President Donald Trump signed a pair of executive orders Wednesday that the White House said were meant to curtail what it views as “abuses” of American citizens by federal agencies.
The orders deal with what the administration said is a federal bureaucracy that is “running roughshod” over individuals’ and companies’ legal and constitutional rights: they demand that agencies increase transparency in their regulatory and enforcement processes and reduce what the White House said is an overreliance...
President Donald Trump signed a pair of executiveorders Wednesday that the White House said were meant to curtail what it views as “abuses” of American citizens by federal agencies.
The orders deal with what the administration said is a federal bureaucracy that is “running roughshod” over individuals’ and companies’ legal and constitutional rights: they demand that agencies increase transparency in their regulatory and enforcement processes and reduce what the White House said is an overreliance on informal rulemaking.
Both executive orders address the Administrative Procedure Act. The administration said agencies too often use informal guidance as a work-around to the notice and comment processes the APA demands. So going forward, agencies will have to treat all guidance documents they issue, or have published before, as non-legally-binding.
Until now, the White House said, agencies have sometimes used guidance as a stand-in for formal regulations.
“Even when accompanied by a disclaimer that it is non-binding, a guidance document issued by an agency may carry the implicit threat of enforcement action if the regulated public does not comply,” according to one of the orders. “Moreover, the public frequently has insufficient notice of guidance documents, which are not always published in the Federal Register or distributed to all regulated parties.”
The order says it’s now the policy of the executive branch that agencies only treat guidance documents as binding when they’re part of a contract.
The orders also address what the administration said are “unlawful” and “secret” interpretations of existing law that agencies purportedly use to abuse their authority and impose “unfair surprises” on the industries and people they regulate.
They tell agencies they must provide opinion letters to individuals and companies who ask for an interpretation of how the law applies to their circumstances. All agencies will also need to compile an index of all the guidance documents they’ve issued on a single, searchable website. The Office of Management and Budget will give agencies more specific instructions on how to comply with that particular mandate by early February.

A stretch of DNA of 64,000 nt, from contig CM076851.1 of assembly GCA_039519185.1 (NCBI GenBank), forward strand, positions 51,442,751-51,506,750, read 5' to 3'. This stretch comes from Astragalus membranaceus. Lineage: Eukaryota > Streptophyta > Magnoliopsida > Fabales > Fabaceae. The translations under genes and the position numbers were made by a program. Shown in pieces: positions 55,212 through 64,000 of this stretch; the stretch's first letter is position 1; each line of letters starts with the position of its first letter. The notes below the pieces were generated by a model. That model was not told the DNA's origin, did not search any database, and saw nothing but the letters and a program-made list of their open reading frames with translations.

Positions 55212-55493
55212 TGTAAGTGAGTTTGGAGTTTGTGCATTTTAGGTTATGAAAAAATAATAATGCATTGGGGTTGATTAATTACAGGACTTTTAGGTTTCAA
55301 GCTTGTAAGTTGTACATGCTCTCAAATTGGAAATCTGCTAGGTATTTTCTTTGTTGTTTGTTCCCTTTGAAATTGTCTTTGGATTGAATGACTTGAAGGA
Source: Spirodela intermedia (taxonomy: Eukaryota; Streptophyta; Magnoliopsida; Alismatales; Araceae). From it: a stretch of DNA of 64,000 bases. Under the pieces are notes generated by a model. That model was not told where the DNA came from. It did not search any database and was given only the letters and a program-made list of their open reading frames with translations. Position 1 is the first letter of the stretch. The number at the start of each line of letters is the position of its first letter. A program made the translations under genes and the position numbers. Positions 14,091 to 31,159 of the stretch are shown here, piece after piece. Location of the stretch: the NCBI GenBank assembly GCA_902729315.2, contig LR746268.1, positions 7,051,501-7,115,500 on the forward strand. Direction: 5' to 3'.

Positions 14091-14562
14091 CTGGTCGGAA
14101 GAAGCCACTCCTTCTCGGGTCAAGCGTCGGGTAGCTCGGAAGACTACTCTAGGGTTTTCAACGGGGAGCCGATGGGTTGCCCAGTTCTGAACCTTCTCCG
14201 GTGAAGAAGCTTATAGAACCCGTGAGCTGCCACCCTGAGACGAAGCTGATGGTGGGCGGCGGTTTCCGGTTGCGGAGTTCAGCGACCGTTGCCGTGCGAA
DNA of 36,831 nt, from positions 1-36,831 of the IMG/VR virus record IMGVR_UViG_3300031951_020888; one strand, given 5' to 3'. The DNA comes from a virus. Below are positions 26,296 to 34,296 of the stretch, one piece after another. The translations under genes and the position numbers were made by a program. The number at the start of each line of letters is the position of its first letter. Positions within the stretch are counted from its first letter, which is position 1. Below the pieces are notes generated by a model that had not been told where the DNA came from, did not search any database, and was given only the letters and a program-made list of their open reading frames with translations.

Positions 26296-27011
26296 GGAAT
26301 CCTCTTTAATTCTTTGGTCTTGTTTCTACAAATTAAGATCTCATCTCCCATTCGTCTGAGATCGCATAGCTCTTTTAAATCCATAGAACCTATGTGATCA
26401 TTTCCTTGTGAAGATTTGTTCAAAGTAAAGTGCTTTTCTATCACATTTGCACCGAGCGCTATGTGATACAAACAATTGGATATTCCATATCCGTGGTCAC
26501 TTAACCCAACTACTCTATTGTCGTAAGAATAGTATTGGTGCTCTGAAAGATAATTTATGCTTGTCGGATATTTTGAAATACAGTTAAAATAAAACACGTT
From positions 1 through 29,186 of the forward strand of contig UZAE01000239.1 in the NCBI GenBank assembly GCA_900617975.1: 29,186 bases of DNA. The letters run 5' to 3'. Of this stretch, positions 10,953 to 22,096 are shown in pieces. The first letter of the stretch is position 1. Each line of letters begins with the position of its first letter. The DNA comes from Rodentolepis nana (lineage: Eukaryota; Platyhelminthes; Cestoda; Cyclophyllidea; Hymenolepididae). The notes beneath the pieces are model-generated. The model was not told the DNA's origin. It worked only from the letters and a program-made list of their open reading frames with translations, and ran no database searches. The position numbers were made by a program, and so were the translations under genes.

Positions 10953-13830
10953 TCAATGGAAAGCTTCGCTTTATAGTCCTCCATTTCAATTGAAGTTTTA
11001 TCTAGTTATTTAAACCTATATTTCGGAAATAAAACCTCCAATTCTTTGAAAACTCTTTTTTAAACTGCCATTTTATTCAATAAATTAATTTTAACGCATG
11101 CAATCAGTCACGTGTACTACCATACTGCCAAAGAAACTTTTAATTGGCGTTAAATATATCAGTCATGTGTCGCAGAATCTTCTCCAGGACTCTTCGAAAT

In a fact sheet accompanying the orders, the White House said the actions were meant to prevent a recurrence of cases like those of Joseph David Robertson, a Montana rancher who was convicted and jailed for violating environmental regulations.
According to the Justice Department, Robertson caused widespread damage to tributaries in the Beaverhead-Deerlodge National Forest when he excavated land to build ponds over an existing stream on U.S. Forest Service property, after being repeatedly warned by the Forest Service that he had no legal right to do so. The EPA also said the waterways he was convicted of damaging with sediment were protected by the Clean Water Act.
The White House sees the situation differently.
“A 77-year-old United States Navy veteran was imprisoned and ordered to pay $130,000 after the EPA — under the Clean Water Act — declared several small ponds the veteran created to fight wildfires as federally protected navigable waters,” administration officials said in the fact sheet, which said the case is an example of agencies “threatening families and businesses with unfair and unexpected penalties.”
Russel Vought, the acting OMB director, previewed the administration’s orders earlier in the day in an op-ed published on the Fox News website. He said they were intended to force agencies to stick strictly to the public review and transparency requirements the APA and the Freedom of Information Act already require.
“Large government agencies often allow political agendas to improperly influence their interpretation of the law and how it applies to you. Worse still, they deny you a seat at the table when they do it,” he wrote. “Rogue agencies have for too long used innocuous-sounding ‘guidance documents’ to curtail the freedoms of American farmers, homeowners and small businesses, to name only a few impacted groups.”